But Buckingham noted that Boeing might be so capacity constrained in terms of orders that it might not have the possibility to reengine.
Instead of reengining Boeing would move to an all new aircraft, probably a new light twin-aisle. As I laid out before, such an aircraft would not make sense starting in the current lower capacity end of the 737, so I would guess (if true) that this aircraft would start where the 737-800 is today. The upper end then could be where the 757-300 is, just below the 787-8. That would then fill a niche, because today there are no new aircraft build in this segment - well, one could consider the Tu-204, but this aircraft is almost dead and even not competitive with the 757.
Buckingham says that Boeing would continue to improve the 737NG and is internally convinced that the 2016 737NG is competitive with the A320neo. Boeing earlier stated that the 737NG line could be open until 2026.
A move described by Buckingham would be both smart and risky:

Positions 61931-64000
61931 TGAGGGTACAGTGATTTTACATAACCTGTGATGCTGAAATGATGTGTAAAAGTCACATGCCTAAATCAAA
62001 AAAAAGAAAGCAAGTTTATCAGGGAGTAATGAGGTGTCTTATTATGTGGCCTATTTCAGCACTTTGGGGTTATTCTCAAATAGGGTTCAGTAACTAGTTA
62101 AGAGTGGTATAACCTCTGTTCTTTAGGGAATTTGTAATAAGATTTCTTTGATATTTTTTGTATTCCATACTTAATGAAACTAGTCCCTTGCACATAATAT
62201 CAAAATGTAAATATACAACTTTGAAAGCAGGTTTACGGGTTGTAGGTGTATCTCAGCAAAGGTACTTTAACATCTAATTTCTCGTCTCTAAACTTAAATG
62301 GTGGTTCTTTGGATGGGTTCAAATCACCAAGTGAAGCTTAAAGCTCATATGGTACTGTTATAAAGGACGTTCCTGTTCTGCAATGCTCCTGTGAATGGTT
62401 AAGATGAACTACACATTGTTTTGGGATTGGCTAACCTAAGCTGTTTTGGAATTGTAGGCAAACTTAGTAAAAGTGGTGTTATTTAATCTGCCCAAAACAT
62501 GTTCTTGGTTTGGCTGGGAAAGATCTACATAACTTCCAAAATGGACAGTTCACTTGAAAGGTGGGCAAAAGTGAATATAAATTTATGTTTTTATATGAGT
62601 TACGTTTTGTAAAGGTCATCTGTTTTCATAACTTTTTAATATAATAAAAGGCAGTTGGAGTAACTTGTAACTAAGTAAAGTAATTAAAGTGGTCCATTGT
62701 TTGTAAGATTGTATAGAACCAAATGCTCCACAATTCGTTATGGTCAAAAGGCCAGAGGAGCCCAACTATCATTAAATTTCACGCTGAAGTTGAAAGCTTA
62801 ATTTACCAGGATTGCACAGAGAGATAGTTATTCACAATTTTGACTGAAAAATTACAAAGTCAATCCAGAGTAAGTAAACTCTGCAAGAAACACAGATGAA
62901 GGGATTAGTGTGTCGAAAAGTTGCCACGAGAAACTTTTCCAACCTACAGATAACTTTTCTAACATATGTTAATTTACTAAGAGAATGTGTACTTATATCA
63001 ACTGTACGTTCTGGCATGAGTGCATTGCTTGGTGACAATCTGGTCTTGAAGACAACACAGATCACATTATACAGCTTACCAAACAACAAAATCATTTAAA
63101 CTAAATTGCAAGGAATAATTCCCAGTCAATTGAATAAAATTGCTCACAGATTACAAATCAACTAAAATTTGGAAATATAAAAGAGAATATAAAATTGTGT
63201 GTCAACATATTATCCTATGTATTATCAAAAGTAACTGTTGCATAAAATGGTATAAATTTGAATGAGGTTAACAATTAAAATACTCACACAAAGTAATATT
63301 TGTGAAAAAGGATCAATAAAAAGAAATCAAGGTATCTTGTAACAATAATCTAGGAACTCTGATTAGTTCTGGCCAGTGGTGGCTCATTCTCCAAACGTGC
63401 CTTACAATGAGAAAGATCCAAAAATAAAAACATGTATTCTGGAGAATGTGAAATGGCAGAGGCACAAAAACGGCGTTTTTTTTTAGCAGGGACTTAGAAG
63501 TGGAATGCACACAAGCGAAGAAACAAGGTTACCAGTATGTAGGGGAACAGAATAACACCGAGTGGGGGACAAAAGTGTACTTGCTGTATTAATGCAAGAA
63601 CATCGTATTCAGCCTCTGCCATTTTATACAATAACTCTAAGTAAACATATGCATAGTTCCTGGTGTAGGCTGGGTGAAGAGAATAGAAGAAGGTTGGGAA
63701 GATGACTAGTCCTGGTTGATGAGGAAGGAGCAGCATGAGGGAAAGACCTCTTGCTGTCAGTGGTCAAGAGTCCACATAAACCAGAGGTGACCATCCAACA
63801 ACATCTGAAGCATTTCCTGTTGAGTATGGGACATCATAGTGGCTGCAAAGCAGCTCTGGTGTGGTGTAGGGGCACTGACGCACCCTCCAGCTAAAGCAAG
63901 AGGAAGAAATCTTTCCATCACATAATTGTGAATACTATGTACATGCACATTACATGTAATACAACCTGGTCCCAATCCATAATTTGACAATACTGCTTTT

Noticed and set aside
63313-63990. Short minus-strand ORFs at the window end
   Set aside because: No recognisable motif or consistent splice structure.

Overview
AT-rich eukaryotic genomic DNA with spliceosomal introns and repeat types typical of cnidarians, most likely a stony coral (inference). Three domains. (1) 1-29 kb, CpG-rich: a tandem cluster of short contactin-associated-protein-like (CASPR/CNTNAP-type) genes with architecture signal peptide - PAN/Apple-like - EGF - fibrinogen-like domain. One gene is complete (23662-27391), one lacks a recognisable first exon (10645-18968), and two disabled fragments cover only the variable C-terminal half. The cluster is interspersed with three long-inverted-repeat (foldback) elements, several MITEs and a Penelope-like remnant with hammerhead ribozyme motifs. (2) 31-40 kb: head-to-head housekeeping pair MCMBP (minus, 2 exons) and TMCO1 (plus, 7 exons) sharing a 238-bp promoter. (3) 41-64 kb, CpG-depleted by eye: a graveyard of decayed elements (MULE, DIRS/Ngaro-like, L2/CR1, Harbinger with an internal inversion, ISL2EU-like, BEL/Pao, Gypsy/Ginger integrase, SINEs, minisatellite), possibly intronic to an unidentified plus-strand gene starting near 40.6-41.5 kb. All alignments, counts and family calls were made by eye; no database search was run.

- Risky as it is not clear if customers really will think that a more than 40 year old design will be competitive. Until then the CSeries is in the market, a similar Embraer aircraft could be on the way to the market, making the 737-700 obsolete - the backlog of the -700 is shrinking anyway (as well as the A319). The cabin diameter will still be the 737's problem, as people tend to get larger - vertically, but even worse: horizontally.
- Smart as it opens a new market field for Boeing and by that getting out of the competition with Bombardier, Embraer, the Chinese, the Russians and, to some extent, Airbus. Although for now it remains unclear if the new aircraft will have transcontinental or transatlantic range, the aircraft could be (with the right level of technology) better than the A321neo even if it is designed for more range to enable all 757 missions flown today.
And what about Southwest, by far the largest Boeing customer today? They just ordered the 737-800, but all of their other (500+) aircraft have less than 150 seats and they also like the B717 as an addition with even lower capacity. I cannot imagine Southwest going to an all 180+ seater fleet in the future just to keep being a Boeing customer. And I cannot imagine that incremental improvements to the 737-700 are enough to keep them from defecting to Bombardier (they might one day decide to build a CS500, although saying differently, Embraer or even Airbus.
There were "just" about 757's build - for sure Boeing counts on creating a new big market segment when they really build that small twin-aisle. The question is, if that market segment will be there when the aircraft appears...